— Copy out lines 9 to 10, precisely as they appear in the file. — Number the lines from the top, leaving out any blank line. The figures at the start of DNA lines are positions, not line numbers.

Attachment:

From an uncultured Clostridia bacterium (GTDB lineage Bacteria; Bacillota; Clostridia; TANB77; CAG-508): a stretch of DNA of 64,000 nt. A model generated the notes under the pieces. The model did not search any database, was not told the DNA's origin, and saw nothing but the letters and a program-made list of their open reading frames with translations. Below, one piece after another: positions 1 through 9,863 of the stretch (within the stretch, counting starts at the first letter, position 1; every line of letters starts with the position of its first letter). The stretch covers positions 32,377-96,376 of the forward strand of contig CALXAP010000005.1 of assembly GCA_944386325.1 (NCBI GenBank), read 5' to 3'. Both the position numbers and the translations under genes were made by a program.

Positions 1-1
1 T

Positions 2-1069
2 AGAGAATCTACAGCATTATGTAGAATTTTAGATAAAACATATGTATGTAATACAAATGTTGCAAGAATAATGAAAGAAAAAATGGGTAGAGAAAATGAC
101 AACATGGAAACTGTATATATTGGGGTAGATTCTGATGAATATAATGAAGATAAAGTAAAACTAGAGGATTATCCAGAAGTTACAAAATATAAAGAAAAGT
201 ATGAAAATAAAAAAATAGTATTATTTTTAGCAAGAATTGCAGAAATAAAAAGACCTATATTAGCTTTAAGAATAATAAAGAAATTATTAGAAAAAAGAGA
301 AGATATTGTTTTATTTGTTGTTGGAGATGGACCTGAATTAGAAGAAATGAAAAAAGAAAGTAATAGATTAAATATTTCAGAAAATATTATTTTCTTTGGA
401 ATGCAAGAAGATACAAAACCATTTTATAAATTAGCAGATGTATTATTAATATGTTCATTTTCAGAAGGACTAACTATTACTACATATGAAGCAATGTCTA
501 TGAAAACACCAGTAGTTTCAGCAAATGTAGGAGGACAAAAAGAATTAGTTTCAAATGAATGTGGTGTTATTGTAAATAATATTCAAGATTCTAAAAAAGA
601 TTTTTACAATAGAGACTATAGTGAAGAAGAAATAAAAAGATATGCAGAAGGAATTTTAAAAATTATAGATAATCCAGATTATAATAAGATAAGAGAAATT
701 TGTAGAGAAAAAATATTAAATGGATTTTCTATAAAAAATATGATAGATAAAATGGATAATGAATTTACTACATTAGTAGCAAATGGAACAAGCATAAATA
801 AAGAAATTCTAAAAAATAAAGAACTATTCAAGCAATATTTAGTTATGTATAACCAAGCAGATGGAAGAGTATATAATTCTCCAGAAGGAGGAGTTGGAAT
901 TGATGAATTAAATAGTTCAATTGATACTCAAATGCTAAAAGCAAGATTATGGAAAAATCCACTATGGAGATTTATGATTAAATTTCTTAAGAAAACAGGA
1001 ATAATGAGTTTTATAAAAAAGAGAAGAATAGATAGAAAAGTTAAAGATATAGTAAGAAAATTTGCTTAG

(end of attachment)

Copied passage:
401 ATGCAAGAAGATACAAAACCATTTTATAAATTAGCAGATGTATTATTAATATGTTCATTTTCAGAAGGACTAACTATTACTACATATGAAGCAATGTCTA
501 TGAAAACACCAGTAGTTTCAGCAAATGTAGGAGGACAAAAAGAATTAGTTTCAAATGAATGTGGTGTTATTGTAAATAATATTCAAGATTCTAAAAAAGA